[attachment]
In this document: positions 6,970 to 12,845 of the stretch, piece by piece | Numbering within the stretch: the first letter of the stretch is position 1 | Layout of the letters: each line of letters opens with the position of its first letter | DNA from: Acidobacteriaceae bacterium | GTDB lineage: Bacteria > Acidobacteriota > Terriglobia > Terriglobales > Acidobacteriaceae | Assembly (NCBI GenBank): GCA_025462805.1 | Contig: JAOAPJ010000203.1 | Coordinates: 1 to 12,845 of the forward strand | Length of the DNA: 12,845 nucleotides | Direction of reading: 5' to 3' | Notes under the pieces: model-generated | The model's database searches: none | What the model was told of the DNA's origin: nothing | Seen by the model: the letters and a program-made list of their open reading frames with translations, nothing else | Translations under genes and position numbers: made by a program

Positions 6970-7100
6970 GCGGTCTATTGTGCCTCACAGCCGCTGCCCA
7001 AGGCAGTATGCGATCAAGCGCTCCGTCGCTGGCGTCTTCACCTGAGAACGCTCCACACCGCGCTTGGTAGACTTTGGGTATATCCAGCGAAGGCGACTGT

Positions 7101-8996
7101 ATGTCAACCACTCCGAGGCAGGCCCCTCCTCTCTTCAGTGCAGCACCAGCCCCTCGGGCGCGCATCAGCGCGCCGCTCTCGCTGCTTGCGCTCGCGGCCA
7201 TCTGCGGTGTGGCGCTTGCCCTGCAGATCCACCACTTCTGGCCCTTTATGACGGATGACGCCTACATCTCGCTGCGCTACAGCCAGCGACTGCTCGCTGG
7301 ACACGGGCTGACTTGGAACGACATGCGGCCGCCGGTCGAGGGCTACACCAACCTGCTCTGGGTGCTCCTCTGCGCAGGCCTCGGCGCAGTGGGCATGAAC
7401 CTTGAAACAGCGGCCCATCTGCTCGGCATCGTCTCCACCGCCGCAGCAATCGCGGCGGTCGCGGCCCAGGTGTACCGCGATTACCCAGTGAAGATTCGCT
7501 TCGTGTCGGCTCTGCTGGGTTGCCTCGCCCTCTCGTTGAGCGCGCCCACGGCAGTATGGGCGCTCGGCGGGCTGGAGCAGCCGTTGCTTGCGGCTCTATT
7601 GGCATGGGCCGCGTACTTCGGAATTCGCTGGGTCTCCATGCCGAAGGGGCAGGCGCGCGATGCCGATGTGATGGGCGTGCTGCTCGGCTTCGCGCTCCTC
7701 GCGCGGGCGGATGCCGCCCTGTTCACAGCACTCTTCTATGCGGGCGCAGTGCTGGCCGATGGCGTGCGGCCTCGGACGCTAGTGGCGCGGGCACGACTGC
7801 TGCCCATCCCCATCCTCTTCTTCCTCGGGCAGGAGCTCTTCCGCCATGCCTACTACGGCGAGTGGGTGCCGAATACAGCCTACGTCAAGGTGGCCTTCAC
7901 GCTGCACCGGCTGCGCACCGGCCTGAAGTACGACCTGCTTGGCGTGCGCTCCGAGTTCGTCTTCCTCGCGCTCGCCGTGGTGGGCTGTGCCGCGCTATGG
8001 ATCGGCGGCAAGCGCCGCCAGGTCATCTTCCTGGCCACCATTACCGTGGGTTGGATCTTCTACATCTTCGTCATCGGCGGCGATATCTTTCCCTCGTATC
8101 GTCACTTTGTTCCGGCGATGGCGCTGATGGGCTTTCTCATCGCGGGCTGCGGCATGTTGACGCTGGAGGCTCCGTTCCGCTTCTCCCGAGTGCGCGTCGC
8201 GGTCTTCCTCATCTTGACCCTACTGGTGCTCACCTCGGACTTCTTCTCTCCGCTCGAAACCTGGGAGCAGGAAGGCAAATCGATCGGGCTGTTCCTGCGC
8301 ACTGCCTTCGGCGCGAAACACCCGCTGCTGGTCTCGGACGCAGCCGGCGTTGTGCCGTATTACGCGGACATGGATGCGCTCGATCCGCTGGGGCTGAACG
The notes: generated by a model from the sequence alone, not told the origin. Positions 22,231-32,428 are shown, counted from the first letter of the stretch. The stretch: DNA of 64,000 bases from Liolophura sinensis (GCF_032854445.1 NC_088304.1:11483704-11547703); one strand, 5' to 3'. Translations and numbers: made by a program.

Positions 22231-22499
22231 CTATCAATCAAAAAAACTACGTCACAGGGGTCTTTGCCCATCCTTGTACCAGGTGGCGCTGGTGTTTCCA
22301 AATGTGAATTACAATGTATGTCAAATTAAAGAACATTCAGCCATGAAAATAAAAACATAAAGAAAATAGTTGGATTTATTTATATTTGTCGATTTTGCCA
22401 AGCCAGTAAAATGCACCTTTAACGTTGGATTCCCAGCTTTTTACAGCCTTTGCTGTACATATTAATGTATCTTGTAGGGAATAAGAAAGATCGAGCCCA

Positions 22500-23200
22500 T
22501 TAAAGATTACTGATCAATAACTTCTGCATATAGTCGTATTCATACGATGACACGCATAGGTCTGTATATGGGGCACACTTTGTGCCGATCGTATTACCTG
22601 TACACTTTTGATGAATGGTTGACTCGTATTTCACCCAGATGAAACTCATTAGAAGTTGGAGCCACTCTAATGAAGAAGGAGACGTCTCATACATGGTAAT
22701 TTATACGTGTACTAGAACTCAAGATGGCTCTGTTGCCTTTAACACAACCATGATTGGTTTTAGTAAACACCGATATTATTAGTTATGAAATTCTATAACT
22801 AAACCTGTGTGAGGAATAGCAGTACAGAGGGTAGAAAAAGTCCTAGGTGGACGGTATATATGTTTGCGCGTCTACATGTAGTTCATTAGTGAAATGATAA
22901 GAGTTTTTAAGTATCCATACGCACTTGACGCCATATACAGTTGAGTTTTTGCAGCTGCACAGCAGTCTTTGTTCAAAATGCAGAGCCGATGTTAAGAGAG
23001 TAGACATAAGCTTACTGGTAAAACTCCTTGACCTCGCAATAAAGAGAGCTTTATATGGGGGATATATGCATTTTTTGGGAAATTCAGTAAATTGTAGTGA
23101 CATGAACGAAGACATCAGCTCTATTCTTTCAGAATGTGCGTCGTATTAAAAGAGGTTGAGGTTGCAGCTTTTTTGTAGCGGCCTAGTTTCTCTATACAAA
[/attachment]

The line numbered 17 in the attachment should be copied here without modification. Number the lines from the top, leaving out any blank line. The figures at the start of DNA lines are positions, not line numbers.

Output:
8201 GGTCTTCCTCATCTTGACCCTACTGGTGCTCACCTCGGACTTCTTCTCTCCGCTCGAAACCTGGGAGCAGGAAGGCAAATCGATCGGGCTGTTCCTGCGC